• smiler

    Single suppliers are a terrible idea – it is easy to rememeber the days of constant complaints about tyres being more important than the rider and the bike.

    Dorna’s timing must mean there is an up and coming Spanish manufacturer…….

  • Bill

    I believe Casey Stoner dispelled those myths when he won on the Ducati after the change and then dominated on the Honda. Tire wars breed better racing.

  • great news now get rid of rider assist t/c, wheelie control, fule savers all the stuff cause MotoGP is a snooze fest.

  • innis

    all tech wars breed better racing. let the teams pic which company’s tires they want to race on. Ok make every bike identical. this weird 1/2 and 1/2 blend of single manufacturer , ecu requirements, and unique bike designs favor the teams that can build around the required rubber. let them build the bikes how they want within spec and race!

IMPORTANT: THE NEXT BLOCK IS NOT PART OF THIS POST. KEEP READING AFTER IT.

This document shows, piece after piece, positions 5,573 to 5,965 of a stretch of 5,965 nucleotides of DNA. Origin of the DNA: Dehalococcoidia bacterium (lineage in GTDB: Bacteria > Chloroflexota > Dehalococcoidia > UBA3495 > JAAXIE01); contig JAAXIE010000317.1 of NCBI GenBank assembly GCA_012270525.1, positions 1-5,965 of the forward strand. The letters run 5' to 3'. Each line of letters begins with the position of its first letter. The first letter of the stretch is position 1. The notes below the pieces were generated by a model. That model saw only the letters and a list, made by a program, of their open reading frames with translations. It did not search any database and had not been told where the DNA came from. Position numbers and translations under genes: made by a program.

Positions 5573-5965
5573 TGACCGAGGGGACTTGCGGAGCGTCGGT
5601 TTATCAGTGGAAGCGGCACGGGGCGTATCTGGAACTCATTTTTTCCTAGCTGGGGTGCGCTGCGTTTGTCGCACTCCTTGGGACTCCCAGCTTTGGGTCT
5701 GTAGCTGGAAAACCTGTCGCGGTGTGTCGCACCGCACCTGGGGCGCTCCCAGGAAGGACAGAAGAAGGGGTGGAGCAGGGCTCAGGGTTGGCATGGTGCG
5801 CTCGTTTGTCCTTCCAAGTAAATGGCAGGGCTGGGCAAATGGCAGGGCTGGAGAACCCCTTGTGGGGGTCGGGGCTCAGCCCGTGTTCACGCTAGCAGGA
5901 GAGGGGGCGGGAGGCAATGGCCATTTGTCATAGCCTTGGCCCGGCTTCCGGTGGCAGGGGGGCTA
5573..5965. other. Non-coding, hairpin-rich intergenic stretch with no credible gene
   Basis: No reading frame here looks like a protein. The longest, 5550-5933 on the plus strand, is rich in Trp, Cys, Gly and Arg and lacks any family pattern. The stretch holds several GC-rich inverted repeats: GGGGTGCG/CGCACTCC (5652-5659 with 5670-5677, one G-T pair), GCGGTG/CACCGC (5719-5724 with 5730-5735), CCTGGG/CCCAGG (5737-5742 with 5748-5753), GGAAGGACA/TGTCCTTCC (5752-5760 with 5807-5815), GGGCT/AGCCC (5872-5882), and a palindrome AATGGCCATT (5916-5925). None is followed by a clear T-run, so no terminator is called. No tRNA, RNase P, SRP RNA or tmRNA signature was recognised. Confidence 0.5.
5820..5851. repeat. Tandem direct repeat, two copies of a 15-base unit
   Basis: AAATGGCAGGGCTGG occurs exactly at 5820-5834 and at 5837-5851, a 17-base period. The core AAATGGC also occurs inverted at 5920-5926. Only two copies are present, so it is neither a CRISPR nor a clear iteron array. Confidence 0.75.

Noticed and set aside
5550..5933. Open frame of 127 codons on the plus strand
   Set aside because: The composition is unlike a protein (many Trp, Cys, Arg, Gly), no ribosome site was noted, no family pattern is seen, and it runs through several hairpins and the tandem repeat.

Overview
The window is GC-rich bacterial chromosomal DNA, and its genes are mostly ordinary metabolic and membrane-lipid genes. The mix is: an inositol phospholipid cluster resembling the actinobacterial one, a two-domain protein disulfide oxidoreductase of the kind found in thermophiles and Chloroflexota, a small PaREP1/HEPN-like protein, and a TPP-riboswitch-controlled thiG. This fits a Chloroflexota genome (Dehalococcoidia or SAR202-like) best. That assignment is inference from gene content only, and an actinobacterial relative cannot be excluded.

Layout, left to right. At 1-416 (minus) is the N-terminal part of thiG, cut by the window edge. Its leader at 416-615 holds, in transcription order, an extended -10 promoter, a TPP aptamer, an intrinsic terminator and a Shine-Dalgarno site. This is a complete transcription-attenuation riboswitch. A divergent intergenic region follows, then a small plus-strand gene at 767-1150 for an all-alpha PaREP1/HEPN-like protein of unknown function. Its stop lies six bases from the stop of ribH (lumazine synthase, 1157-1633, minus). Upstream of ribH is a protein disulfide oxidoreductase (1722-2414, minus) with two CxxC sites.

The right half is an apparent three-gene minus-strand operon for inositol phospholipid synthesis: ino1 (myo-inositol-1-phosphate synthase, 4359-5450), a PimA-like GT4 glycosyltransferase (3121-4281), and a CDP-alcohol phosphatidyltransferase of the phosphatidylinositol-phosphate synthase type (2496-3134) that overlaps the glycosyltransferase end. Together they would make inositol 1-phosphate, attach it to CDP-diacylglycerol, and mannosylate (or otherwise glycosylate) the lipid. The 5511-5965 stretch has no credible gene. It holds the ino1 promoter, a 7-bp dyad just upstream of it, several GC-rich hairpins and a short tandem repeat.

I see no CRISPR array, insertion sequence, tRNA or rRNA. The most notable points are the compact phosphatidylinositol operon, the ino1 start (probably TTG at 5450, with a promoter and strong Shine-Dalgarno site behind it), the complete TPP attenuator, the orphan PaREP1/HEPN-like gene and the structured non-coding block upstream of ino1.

• Frank

    ‘Dorna’s timing must mean there is an up and coming Spanish manufacturer…….’


  • Gonzo

    I used to be a Bridgestone fan…then I put some Q2’s on my S1000RR, and never looked back. When I get my 78 CB750K back on the road, I think I will replace the BT-45’s with a Dunlop product as well.
    As for racing, spec tires make no sense, especially when the Manufacturer cannot hold up their end of things, as Bridgestone failed to do at COTA. Teams are free to run whatever suspension they want, they should be able to run whatever tire they want, and works for them.

  • Conrice

    The 6 years of spec tire has been about as fun as having kidney stones.

  • Dan